Whether we’re talking hopping, bopping, tossing, juggling, weaving or tail pulling, different species of parrots are naturally inclined to develop different types of interactive as well as self-rewarding activities. These behaviors might be remnants of wild ways that somehow support survival, or they might simply be fun. From the caique parrot’s piggy squeal to the quaker parrot’s “hehe” dance; from African greys scratching in corners to Goffin’s cockatoos flipping objects over their shoulders, behaviors that might be considered unusual in one species of parrot might be expected in another. Experienced breeders, parrot behavior consultants or anyone who has lived with multiple species of parrots can probably relate numerous stories of behaviors common to a species and describe particular behaviors in individual birds that may be uncommon in their species.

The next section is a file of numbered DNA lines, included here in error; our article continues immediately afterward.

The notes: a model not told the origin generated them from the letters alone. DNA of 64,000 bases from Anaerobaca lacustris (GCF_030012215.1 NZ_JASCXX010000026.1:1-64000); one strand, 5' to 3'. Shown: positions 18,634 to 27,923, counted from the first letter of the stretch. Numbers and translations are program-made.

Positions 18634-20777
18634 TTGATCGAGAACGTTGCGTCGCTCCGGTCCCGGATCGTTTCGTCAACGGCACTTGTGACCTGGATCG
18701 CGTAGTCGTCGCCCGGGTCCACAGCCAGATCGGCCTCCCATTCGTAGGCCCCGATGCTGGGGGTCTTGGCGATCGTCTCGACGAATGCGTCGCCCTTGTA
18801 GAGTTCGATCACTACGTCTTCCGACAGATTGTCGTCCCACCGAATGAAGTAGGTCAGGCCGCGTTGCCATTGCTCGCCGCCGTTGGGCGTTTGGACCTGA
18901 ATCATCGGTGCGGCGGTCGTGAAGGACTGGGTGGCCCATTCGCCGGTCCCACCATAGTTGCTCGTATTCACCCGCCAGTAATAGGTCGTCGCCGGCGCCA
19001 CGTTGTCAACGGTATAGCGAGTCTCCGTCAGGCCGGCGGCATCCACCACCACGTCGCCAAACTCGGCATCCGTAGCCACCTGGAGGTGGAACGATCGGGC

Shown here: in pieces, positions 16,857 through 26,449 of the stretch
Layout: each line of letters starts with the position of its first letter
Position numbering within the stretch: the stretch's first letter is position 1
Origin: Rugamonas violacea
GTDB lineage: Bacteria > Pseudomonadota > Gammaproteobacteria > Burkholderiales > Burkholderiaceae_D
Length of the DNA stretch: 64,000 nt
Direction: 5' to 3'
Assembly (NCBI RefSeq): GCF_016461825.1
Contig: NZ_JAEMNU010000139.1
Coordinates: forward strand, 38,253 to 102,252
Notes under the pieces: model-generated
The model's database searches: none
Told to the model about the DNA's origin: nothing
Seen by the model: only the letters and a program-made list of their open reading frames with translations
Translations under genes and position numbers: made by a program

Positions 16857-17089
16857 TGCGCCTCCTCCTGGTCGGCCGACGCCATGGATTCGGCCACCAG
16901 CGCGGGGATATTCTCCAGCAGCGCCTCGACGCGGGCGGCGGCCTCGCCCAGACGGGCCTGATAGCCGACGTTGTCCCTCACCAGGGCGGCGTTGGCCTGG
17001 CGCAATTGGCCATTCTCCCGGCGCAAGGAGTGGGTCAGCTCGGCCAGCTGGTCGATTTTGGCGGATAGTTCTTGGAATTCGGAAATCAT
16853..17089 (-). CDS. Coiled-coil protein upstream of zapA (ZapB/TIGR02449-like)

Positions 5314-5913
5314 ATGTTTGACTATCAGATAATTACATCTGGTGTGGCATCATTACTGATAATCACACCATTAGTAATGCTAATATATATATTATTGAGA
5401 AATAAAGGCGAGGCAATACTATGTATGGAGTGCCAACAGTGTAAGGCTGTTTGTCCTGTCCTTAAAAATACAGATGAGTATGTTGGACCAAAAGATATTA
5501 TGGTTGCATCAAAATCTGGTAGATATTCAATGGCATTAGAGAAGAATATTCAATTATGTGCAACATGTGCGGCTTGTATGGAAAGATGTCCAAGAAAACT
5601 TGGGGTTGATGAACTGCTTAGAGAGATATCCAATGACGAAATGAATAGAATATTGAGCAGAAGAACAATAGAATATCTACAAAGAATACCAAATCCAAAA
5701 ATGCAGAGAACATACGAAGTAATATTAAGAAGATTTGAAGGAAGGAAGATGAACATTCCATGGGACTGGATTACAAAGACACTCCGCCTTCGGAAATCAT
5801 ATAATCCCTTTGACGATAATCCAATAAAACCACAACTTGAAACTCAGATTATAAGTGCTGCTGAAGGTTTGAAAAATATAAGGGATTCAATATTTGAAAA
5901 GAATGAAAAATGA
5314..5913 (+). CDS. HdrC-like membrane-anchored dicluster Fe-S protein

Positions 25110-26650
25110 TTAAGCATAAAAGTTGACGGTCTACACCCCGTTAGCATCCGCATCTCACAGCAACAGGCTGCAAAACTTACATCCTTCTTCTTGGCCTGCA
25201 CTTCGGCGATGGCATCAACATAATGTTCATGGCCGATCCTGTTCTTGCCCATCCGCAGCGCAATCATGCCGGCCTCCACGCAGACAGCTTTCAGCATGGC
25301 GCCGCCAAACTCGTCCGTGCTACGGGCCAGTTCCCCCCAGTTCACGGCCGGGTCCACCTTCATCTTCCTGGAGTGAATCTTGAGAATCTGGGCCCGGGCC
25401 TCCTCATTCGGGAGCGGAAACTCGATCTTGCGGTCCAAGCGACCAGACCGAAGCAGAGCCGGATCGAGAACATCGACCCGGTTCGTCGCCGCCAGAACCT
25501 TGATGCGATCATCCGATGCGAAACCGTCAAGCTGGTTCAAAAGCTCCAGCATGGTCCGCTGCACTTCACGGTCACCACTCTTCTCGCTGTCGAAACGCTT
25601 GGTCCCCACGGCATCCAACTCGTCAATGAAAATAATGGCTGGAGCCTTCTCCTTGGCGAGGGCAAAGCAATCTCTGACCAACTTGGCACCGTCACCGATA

The Need To Play
**For the full article, pick up the 2008 issue of Birds USA or click here to buy the issue.**
While juvenile members of many domesticated and wild animals play, very few species — humans and birds — enjoy sufficient free time from the stresses of survival to retain play behaviors as adults.